Adjuvant chemotherapy benefit for ER-negative isolated local breast cancer recurrences confirmed
medwireNews: The final analysis of the CALOR trial confirms the disease-free survival (DFS) benefit of adjuvant chemotherapy for breast cancer patients with resected isolated locoregional recurrences (ILRRs) that are estrogen receptor (ER)-negative and rules out its use in the ER-positive scenario.
Stefan Aebi (Lucerne Cantonal Hospital, Switzerland) and fellow investigators explain that “the risk of distant metastases and death is high” after the occurrence of an ILRR, but that disease recurrence may be delayed with adjuvant chemotherapy, with a prior analysis of the trial at a median of 5 years showing a significant benefit for patients with ER-negative ILRRs, although the findings were “uncertain” for the ER-positive subset.
The current analysis – conducted at a median of 9 years – helps to clarify the situation, showing a significant DFS improvement with the receipt of adjuvant chemotherapy in the subset of 58 participants with an ER-negative ILRR, at a hazard ratio (HR) of 0.29, but no difference between the chemotherapy and control arms for the 104 patients with an ER-positive ILRR, with a nonsignificant HR of 1.07.
In the ER-negative subgroup, the 10-year DFS rates were 70% for the chemotherapy arm versus 34% for the no chemotherapy arm, while the corresponding rates in the ER-positive cohort were 50% and 59%.
The phase III trial enrolled patients with a completely resected ILRR and randomly assigned them to receive an adjuvant chemotherapeutic regimen of the physician’s choice or no chemotherapy. Participants with hormone receptor-positive disease received adjuvant endocrine therapy, and radiotherapy was mandated for those with microscopically involved margins.
Similar to the DFS results, adjuvant chemotherapy was also associated with a significant improvement in the breast cancer-free interval among participants with ER-negative, but not ER-positive, ILRRs. However, overall survival was not significantly prolonged with chemotherapy in either subgroup.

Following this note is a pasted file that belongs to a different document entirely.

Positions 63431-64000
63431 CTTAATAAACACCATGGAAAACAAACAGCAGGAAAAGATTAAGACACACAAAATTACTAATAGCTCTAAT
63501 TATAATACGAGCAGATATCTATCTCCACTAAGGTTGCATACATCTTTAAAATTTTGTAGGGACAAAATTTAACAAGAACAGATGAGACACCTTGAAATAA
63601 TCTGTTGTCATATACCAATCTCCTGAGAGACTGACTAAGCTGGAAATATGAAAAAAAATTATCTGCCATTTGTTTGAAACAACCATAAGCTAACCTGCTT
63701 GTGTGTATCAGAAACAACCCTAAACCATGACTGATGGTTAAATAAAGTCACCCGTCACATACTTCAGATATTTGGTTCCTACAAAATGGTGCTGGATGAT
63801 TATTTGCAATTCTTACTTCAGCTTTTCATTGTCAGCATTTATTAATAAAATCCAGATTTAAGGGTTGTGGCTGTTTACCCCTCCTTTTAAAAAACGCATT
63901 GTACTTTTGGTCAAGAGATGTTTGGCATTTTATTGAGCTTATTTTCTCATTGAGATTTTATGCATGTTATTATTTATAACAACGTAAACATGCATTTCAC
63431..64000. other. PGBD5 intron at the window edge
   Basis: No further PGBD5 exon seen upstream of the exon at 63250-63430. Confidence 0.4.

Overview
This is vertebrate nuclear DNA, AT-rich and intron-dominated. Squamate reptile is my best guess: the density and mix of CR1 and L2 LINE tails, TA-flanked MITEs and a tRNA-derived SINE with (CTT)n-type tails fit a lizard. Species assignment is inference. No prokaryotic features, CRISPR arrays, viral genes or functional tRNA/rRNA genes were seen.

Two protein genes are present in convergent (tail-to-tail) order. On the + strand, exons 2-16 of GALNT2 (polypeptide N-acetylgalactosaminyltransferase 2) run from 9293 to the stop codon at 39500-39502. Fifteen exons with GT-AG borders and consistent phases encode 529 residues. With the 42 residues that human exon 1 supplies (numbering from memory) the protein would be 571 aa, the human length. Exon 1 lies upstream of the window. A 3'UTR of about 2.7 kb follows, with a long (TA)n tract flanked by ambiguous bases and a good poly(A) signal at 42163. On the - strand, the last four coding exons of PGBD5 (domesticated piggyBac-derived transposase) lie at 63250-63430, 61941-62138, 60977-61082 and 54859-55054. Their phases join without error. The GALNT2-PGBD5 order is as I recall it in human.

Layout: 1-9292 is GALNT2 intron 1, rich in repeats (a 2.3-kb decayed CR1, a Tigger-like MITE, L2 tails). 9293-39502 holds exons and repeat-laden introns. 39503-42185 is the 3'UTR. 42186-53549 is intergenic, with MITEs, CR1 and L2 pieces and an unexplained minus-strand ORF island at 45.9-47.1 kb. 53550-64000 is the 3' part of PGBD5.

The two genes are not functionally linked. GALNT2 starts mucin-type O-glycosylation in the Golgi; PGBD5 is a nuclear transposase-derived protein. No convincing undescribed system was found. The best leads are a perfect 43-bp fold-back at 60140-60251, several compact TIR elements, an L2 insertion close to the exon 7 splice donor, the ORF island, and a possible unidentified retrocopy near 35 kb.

Of note, the interaction between ER status and chemotherapy efficacy was significant when the ER status in question was that of the ILRR, but this was not the case when the profile of the primary tumor was considered, suggesting that “patients with an ILRR should be managed according to the endocrine molecular profile of the recurrent cancer and not the primary cancer,” the CALOR investigators comment in the Journal of Clinical Oncology.
The authors of a related editorial say that “for patients with ER-negative [ILRR], the uncertainty regarding the role of chemotherapy has now been resolved, and chemotherapy should be offered as standard of care in addition to surgical resection and radiation for such patients.”
However, owing to a low accrual rate – “because ILRR is not a common occurrence” – the sample size was smaller than originally planned, and the study “may not have been adequately powered to exclude a benefit in the subgroup of patients with ER-positive disease,” they note.
Nancy Chan and Deborah Lynn Toppmeyer, both from the Rutgers Cancer Institute of New Jersey in New Brunswick, USA, continue: “Therefore, one cannot draw the definitive conclusion that there is no potential benefit in the ER-positive subgroup, especially in the luminal B molecular subtype.”
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